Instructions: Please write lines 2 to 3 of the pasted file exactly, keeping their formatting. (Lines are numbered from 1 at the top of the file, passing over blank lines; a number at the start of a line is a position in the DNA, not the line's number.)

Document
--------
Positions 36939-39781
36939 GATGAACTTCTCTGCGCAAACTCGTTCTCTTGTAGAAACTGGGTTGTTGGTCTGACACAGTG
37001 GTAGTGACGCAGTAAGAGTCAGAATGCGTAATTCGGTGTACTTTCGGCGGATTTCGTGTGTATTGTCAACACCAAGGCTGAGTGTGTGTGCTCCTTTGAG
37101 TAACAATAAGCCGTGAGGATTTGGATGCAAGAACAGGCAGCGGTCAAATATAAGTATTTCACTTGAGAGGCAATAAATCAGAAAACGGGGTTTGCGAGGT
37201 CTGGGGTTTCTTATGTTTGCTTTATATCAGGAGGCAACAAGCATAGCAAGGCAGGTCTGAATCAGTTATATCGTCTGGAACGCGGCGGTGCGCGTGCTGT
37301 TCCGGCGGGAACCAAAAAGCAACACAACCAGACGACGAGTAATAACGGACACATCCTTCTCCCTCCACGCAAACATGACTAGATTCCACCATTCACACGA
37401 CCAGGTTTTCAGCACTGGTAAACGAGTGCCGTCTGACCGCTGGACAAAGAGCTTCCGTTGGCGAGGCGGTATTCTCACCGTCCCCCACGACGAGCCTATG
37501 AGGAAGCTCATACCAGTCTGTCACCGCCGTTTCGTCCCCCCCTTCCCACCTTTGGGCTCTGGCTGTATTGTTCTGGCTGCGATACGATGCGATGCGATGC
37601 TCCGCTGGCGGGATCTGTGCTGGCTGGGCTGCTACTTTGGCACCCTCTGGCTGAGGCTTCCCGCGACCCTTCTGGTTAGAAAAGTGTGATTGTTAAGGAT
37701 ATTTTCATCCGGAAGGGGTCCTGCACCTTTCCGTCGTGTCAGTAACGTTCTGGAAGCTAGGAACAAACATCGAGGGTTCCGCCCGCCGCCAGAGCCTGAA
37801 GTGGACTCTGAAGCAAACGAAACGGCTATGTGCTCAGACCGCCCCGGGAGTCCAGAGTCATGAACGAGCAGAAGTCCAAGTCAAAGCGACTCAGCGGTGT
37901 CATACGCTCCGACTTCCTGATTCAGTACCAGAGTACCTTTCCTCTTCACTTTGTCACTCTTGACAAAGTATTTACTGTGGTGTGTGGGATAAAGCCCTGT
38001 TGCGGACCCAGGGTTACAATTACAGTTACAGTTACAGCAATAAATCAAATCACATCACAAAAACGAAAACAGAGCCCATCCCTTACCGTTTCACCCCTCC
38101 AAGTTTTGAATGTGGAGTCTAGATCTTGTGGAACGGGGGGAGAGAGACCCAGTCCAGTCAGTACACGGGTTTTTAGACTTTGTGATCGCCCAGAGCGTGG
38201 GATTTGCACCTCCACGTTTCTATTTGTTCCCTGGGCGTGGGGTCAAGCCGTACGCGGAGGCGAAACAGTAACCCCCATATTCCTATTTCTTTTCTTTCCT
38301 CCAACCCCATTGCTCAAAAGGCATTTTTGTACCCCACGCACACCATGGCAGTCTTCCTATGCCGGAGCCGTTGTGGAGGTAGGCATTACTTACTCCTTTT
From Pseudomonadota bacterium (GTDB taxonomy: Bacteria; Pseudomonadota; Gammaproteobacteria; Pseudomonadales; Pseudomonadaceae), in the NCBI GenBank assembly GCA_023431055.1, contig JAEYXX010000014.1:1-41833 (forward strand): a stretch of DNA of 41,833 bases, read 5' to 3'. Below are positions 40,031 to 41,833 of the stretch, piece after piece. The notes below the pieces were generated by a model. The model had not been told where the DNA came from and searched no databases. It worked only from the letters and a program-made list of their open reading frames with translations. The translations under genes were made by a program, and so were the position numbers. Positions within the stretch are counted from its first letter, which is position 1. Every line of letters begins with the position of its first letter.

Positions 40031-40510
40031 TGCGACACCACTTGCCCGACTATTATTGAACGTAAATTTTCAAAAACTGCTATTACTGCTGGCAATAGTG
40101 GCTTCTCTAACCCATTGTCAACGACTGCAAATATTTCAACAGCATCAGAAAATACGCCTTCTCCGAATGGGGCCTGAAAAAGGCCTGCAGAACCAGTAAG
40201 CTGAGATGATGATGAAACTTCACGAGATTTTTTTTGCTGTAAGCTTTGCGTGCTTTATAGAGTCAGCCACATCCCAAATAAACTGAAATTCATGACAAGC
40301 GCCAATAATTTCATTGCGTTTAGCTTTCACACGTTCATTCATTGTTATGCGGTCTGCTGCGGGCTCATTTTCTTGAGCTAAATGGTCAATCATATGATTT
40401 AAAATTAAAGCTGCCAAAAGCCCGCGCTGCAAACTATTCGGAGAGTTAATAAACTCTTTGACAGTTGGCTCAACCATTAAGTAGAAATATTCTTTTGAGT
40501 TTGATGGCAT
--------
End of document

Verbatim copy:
36939 GATGAACTTCTCTGCGCAAACTCGTTCTCTTGTAGAAACTGGGTTGTTGGTCTGACACAGTG
37001 GTAGTGACGCAGTAAGAGTCAGAATGCGTAATTCGGTGTACTTTCGGCGGATTTCGTGTGTATTGTCAACACCAAGGCTGAGTGTGTGTGCTCCTTTGAG